Source: Cathleen Falsani’s Sin Boldly: A Field Guide for Grace (Grand Rapids: Zondervan, 2008) 22-24.
For background on this series, see Falsani Series. Quotations are in italics.
Did you know the only Grammy awards Elvis ever won were for gospel recordings?…Offstage, Elvis, who was reared in an Assemblies of God church in Tulepo, Mississippi, spent hours singing gospel tunes with his entourage as a way to relax and, perhaps, self-soothe. According to what his daughter, Lisa Marie Presley, says in the audio tour Bubba and I listened to as we spent a couple of hours moving reverentially from room to room in Graceland, Elvis was a real spiritual seeker, especially later in his troubled life. He was always looking for something and read loads of books on religion and spirituality
…On [Elvis’ desk] were several spiritually themed books, including a copy of Khalil Gibran’s The Prophet and Erich von Daniken’s Gods from Outer Space. I guess he still hadn’t found what he was looking for…Many people–many Christians, for that matter–might scoff at the idea that Elvis, with all of his overindulgences, addictions, and peccadilloes, also could have been a believer. I think Bubba and I both left Graceland with the bittersweet impression of Elvis as an incredibly gifted, tragically flawed man who lavished love and outrageous gifts on his family and friends, desperately tried to reconcile staggering fame with personal heartache, but in the end felt alone, empty, and lost.
Yet the faith that Elvis had as a child, and that Bubba and I share, promises that it doesn’t matter whether he could pull it together in the end. Grace fills that gap. While it’s true that you may lose your religion during the course of a lifetime, you never lose your salvation. Once you let Jesus in your kitchen, he just keeps on making peanut butter and banana sandwiches, and he never leaves.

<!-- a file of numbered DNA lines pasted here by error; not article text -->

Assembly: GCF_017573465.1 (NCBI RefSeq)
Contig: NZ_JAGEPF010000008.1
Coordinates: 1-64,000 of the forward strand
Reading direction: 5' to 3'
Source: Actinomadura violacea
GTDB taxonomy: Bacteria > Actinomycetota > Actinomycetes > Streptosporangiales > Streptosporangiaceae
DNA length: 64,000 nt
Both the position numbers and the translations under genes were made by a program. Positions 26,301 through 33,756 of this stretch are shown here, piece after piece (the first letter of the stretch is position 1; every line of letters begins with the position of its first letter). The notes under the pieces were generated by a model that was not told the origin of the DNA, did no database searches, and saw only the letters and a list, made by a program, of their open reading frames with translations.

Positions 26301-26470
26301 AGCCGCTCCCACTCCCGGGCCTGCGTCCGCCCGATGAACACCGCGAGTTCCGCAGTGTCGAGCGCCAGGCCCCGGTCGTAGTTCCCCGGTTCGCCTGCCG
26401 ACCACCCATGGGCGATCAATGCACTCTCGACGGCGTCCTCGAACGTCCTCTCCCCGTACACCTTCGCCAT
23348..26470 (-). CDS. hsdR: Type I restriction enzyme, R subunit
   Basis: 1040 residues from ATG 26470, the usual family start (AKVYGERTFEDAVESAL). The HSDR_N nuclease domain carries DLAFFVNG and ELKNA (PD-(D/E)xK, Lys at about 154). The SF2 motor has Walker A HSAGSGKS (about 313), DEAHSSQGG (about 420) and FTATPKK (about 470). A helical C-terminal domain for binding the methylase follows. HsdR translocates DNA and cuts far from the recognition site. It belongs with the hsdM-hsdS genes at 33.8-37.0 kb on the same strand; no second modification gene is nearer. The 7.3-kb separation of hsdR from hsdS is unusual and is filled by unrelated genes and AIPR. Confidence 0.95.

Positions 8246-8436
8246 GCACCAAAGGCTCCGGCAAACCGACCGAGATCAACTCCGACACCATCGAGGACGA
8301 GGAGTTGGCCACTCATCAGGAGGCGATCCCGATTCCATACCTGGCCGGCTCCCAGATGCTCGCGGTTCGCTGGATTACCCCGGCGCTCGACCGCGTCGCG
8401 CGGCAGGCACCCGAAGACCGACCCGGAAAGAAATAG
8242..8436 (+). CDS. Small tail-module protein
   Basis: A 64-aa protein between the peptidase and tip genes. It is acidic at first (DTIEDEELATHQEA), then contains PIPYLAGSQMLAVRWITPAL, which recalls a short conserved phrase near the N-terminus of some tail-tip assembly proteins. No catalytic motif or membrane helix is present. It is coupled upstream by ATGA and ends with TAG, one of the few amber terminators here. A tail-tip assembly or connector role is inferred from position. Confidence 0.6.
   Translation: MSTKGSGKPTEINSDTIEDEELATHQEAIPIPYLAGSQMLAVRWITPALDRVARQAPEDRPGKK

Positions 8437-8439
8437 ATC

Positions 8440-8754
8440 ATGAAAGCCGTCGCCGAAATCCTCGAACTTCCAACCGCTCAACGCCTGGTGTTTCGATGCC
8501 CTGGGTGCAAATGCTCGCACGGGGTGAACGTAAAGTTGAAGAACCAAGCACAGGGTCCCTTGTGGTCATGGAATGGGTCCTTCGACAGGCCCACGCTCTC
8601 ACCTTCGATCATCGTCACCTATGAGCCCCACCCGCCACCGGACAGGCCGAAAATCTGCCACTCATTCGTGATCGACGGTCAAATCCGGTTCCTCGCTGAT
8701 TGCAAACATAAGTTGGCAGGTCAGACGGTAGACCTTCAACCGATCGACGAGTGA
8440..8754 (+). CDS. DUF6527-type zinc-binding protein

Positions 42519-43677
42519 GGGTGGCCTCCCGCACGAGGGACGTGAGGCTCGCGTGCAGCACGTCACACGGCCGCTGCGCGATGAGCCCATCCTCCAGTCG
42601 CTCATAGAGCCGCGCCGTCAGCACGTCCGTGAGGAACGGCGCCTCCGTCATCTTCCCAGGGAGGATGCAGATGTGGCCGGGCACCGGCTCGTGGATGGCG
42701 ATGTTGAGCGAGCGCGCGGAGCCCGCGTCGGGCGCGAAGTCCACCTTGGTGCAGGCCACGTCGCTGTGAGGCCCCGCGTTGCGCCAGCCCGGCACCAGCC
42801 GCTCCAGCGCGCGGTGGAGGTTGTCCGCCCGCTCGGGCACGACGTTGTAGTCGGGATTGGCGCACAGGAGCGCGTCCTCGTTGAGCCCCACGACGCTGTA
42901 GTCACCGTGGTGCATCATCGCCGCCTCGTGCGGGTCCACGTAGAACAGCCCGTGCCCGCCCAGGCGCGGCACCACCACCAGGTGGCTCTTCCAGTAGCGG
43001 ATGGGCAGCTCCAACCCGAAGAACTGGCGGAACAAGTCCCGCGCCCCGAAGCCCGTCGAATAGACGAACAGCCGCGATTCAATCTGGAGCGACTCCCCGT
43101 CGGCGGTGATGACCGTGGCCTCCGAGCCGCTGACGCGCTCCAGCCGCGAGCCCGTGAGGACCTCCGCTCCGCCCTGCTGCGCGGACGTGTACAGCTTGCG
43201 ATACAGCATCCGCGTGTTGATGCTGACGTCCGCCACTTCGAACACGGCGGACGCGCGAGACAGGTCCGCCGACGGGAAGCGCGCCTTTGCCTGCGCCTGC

These quotes really stood out to me, since I can identify and not identify with them at the same time. Like Elvis, I am somewhat of a spiritual seeker. Spirituality is a good, clean way for me to self-medicate. I look for spiritual autobiographies whenever I visit my public library, for I’m interested in how people find meaning as they cope with life.
And the books that I read are not always Christian. I read one about an orthodox Jew who rediscovered his Judaism through a “Jesus year” of intense exposure to Christianity. I recently read a book about a Jewish man who studied the dominant non-belief in Sweden and Denmark, as he asked the people of those countries how they dealt with tragedy and death in light of their lack of religious faith. Right now, I’m reading a book by a Japanese brother and sister, whose spiritual perspectives are quite different from one another. The brother is a financial wiz who writes self-help books, and the sister is a Buddhist nun who was ordained by the Dalai Lama. Their book relates how they have taught each other and grown in the process.
For my daily quiet time, I have read the Bible, but right now I’m reading other books as well. I am about two-thirds of the way through the Koran, and I have books of Hindu and Buddhist Scriptures lined up for my next projects. I still read the Bible every day, however, through a daily Bible reading plan that enables me to read the whole Bible in a year. And I also do my weekly quiet time, in which I study a chapter of the Bible. I’m listening to a sermon on I Samuel 19 right now!
What am I looking for? One thing is consolation. For what I mean by that, read my Joan of Arcadia post, Joan of Arcadia: Desolation and Consolation. I desire inspiration, inner peace, wholeness, and wisdom about how I should live my life. Another thing I seek is knowledge. I wonder what other religions teach, how people find fulfillment in life, and if other religions are necessarily all about self-fulfillment (something tells me that Islam may not be). Sometimes, my search really inspires me. Other times, it does not. But the search is worthwhile either way.